Welcome back to week 4 of my futures trading bootcamp.
This week we are focusing on the less glamorous, but no less important topic of setting stops.
There’s a saying that you’d all know, “A dollar saved, is a dollar earned”.
I like to translate this into trading speak and say, “A tick saved, is a tick earned.”
And there’s no better way of illustrating this than with setting stops.
Conventional wisdom suggests that if you have a set stop loss, you simply use a market order and exit.
However when we’re using a DOM we need to use a little more finesse.
Because the truth of the matter is that when we reach our stop level, we have a few considerations that we need to take into account:
- How liquid is our market?
- How urgent do we need exit?
- Where is our exit order likely to be in the queue?
So let’s address these.
In terms of liquidity, if you’re trading a very thin market like the DAX, then your only option might be to exit with a market order.
If you don’t you risk your position going 20 ticks offside and that single trade destroying your day, week or even month.
If however, you’re trading a slow moving bond, then you are likely going to have every chance to simple work a limit order and save that extra tick.
This is also affected by the urgency in which we need to exit.
If it’s a news based move, for example something has occurred by coincidence and not related to our initial trade idea, then we might want to exit immediately.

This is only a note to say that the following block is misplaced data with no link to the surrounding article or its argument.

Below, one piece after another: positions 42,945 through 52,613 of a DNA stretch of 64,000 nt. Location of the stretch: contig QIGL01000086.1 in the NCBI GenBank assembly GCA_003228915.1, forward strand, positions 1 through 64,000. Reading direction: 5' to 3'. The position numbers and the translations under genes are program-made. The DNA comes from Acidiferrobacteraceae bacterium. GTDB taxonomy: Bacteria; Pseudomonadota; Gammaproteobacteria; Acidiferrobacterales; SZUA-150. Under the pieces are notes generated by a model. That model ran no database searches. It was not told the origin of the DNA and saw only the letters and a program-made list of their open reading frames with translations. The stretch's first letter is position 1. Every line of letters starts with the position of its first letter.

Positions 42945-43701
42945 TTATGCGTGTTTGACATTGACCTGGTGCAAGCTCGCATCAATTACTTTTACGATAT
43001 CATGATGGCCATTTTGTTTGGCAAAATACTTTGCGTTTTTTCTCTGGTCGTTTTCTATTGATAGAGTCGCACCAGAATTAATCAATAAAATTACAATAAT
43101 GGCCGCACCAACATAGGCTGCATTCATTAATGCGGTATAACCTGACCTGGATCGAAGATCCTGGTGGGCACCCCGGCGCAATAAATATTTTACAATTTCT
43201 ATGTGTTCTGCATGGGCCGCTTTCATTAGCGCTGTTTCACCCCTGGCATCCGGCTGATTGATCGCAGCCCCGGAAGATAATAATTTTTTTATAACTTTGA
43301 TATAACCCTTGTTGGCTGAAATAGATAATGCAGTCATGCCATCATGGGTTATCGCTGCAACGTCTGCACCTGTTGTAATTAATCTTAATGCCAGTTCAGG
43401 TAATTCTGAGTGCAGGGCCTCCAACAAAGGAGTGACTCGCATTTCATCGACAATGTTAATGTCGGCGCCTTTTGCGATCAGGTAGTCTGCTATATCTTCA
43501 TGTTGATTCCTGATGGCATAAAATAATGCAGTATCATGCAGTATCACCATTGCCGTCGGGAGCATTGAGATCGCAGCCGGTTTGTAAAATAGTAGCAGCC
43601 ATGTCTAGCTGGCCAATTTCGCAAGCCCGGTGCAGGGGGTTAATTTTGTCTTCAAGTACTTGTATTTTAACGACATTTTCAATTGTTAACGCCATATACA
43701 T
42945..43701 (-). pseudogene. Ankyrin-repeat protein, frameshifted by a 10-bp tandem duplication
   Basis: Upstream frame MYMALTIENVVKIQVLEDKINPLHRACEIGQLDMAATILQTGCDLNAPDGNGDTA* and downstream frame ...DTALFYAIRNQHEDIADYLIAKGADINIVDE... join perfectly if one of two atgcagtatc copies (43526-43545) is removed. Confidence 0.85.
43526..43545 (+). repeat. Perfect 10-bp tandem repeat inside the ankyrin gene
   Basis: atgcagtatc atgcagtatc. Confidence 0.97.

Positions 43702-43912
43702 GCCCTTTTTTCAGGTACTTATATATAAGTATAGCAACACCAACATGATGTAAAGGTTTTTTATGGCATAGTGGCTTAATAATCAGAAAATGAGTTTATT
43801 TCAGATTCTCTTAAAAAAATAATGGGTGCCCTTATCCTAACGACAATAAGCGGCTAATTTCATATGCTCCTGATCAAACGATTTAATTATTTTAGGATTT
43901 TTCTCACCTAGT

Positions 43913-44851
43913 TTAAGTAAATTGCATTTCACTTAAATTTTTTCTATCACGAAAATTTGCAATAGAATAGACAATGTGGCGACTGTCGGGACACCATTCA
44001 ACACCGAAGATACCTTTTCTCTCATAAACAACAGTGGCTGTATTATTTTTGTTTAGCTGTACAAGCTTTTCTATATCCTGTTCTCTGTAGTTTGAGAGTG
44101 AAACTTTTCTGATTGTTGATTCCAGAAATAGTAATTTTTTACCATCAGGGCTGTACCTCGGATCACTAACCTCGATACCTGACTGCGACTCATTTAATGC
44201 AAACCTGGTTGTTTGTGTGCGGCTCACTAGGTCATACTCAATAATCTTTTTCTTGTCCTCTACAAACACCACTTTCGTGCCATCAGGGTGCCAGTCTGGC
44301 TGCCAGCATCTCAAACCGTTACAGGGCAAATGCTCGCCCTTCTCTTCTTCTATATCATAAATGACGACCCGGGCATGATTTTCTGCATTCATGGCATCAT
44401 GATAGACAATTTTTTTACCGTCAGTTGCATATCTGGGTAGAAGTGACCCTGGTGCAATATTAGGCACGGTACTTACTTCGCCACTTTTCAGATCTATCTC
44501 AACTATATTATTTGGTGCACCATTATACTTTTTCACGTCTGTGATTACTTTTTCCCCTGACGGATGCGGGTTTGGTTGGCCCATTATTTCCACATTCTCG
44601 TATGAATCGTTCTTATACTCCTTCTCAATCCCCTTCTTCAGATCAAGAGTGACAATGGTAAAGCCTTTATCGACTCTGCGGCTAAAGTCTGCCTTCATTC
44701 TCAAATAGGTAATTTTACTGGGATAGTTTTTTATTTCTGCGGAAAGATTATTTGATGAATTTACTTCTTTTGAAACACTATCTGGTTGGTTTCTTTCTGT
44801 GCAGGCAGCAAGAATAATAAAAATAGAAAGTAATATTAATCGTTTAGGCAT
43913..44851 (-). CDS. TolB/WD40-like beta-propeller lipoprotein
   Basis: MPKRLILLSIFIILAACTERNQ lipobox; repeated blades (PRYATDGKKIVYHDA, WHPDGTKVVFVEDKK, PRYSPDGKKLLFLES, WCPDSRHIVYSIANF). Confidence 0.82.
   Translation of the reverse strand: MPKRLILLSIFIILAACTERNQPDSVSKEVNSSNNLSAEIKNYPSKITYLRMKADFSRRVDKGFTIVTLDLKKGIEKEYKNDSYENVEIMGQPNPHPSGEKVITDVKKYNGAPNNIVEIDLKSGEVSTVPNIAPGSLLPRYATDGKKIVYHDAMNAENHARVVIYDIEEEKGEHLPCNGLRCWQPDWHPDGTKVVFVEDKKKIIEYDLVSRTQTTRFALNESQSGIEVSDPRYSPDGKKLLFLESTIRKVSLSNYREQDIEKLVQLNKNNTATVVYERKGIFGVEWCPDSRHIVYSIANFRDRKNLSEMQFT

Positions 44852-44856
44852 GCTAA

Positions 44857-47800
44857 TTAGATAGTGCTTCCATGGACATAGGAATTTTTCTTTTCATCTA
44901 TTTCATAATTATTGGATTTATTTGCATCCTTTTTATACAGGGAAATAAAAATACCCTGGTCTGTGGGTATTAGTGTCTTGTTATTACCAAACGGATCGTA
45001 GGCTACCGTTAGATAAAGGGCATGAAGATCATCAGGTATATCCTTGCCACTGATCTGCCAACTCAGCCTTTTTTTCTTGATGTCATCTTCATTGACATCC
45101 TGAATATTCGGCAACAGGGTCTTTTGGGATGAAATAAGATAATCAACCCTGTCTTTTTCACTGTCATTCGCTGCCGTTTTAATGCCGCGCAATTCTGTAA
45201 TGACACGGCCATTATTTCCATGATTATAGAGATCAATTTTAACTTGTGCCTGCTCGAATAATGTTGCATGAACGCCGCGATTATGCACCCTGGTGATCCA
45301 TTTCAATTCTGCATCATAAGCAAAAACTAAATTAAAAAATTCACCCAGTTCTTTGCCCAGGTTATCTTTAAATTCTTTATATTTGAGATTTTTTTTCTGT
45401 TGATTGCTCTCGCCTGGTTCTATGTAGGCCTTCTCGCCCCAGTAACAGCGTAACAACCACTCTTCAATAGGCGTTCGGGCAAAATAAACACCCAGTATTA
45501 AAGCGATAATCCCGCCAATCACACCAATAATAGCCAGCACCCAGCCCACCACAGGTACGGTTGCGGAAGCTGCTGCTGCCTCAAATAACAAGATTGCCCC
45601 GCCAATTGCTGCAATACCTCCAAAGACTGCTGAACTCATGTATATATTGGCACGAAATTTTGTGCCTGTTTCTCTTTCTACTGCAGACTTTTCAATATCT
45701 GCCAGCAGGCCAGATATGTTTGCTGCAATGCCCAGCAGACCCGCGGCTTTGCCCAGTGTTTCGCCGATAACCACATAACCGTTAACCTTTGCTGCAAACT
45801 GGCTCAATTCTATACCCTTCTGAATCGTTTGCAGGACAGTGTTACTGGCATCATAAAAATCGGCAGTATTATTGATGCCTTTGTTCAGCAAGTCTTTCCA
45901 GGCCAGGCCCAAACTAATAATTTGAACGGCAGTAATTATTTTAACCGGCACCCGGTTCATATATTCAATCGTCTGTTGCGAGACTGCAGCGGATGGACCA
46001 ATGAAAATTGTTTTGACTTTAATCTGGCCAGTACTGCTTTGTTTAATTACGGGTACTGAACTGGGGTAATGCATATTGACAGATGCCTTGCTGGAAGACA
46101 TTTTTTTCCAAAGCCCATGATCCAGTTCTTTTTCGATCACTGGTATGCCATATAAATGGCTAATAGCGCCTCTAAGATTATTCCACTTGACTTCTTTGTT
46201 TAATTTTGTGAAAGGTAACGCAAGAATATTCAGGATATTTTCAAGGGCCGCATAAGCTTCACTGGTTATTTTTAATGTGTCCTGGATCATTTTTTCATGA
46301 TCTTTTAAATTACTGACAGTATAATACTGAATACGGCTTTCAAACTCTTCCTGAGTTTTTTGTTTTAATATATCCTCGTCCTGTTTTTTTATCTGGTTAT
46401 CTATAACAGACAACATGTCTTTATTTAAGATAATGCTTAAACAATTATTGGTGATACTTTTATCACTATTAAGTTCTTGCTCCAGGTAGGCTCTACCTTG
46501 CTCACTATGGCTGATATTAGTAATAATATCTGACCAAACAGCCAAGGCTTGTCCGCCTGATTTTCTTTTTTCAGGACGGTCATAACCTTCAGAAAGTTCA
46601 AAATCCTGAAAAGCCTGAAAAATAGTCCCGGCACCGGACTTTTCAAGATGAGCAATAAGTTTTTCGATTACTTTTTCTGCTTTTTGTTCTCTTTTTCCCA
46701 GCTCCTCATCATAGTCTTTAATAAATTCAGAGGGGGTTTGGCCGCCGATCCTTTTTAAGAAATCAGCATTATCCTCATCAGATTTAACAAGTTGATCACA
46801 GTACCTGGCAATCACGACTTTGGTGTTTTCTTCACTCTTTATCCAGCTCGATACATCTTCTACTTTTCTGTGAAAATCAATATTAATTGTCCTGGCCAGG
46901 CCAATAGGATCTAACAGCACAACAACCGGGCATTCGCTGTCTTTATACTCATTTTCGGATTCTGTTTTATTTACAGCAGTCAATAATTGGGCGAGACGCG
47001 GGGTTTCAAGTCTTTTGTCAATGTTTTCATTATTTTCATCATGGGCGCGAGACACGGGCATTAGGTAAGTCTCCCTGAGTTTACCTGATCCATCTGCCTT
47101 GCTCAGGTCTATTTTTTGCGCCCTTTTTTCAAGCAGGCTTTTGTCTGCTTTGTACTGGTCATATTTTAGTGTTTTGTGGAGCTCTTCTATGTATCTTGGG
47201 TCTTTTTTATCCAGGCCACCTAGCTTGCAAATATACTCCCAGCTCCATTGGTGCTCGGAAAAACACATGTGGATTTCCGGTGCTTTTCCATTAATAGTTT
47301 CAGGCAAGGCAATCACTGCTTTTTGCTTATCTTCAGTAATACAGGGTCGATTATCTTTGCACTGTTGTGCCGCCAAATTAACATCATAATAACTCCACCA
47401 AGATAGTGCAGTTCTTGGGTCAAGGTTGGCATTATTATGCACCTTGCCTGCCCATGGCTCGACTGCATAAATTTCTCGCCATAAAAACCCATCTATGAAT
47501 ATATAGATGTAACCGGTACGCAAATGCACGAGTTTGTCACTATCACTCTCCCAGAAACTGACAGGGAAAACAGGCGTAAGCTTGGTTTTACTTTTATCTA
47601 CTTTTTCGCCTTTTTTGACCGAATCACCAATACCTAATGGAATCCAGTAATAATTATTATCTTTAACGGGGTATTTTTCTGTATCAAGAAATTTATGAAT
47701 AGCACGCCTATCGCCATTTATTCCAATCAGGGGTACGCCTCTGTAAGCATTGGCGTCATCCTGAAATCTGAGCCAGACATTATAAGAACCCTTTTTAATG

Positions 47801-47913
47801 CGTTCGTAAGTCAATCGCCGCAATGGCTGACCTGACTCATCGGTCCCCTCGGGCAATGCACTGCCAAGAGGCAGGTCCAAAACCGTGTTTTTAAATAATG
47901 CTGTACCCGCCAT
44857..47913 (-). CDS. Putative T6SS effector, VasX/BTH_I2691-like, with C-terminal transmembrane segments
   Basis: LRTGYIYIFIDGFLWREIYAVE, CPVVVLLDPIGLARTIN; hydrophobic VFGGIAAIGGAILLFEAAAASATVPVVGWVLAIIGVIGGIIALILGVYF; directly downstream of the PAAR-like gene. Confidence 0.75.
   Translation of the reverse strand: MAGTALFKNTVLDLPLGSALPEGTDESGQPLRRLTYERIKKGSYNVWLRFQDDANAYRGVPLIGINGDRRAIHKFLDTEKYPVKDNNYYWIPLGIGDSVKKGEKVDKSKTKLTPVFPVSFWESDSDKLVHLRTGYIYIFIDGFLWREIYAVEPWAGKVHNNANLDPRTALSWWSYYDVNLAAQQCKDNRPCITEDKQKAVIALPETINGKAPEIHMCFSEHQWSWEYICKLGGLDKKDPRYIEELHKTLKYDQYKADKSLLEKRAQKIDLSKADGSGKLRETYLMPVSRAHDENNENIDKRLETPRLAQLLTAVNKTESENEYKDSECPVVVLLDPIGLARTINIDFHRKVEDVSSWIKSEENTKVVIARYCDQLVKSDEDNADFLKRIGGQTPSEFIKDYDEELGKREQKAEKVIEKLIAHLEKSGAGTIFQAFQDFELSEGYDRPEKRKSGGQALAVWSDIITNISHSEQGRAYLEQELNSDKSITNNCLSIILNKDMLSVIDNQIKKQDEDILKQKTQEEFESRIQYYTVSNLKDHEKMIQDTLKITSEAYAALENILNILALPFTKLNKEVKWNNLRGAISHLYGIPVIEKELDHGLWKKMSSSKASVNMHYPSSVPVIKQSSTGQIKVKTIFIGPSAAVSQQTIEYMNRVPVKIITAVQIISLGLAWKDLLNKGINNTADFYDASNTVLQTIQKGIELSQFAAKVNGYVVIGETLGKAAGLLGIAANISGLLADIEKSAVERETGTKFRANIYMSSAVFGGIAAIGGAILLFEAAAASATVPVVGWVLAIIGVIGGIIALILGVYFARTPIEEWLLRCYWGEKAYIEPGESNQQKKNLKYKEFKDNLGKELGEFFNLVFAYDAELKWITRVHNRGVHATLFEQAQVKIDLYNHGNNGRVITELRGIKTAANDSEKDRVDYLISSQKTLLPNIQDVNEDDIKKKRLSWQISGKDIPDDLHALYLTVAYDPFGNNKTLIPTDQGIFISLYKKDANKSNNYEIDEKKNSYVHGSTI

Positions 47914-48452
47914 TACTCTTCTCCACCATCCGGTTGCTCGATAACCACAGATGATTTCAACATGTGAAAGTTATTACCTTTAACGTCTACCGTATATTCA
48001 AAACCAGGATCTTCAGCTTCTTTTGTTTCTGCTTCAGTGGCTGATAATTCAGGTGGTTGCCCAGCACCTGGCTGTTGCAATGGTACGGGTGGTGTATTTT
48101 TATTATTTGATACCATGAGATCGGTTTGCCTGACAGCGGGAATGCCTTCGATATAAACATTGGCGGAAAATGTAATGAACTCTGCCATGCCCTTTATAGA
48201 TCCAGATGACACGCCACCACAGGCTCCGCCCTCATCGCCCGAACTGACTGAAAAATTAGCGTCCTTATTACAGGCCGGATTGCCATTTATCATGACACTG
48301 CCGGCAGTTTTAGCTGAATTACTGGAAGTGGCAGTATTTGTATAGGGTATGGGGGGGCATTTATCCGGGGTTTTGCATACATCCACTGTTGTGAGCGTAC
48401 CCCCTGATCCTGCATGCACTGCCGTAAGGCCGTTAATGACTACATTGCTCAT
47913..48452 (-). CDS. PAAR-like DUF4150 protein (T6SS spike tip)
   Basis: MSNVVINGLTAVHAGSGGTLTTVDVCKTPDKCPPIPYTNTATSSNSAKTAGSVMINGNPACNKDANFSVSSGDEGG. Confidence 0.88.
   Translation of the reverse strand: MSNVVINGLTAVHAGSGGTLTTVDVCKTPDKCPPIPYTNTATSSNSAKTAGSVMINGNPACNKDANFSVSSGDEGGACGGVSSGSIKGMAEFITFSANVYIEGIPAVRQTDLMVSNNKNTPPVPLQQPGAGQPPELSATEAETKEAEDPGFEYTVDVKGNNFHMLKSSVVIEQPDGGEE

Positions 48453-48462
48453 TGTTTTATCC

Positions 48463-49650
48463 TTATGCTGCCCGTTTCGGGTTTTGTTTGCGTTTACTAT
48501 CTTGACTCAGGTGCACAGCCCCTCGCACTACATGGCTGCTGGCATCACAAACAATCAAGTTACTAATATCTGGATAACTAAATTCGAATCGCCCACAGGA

If the position has simple ground against us slowly and our setup is now, “void”, so to speak, then we can likely work an exit.
Finally we need to use our DOM skills to access to likelihood of getting a fill if we use a limit order to exit.
If the market is thick and slow moving, but there is a lot of volume going through each of the price levels, then you should really consider working an exit.
If you’re stuck at the back of the queue and you’re unlikely to get a fill, then you might need to consider exiting at market.
The reality of the situation is that this is a bit of a look and feel process.
It’s going to be up to you to access your market firstly, then the reason behind the stop being triggered. And finally the likelihood of a fill.
Again practice makes perfect.
Continue with our exercise on spotting setups using order flow, volume ledges and now correlations.
But this week put a real focus on setting stops.
You want to really set a level that you feel comfortable with.
I personally use a set level, in something like the ZN.
So that might be 3-4 ticks.
But that might change with market conditions and your personality.
Stop size will have a direct correlation with the amount of winning trades we have.
As a general rule I like to be right around 2/3rds of the time.
So we need to have a level that lets our trades breath, but not so much that they are costing us too much on the losers.
So practice and try different levels and focus on trying to exit at that level using a limit order if you can.
It’s a good idea now even in practice to record every trade, even on a simulator.
Make an excel document and record the reason for the setup, the exit level etc and start to build an objective measure of your winging and losing trades, so it becomes clear where your strengths and weakness are.
From there you can start to refine and build on your setups and exits.
Remember, “A tick saved, is a tick earned.”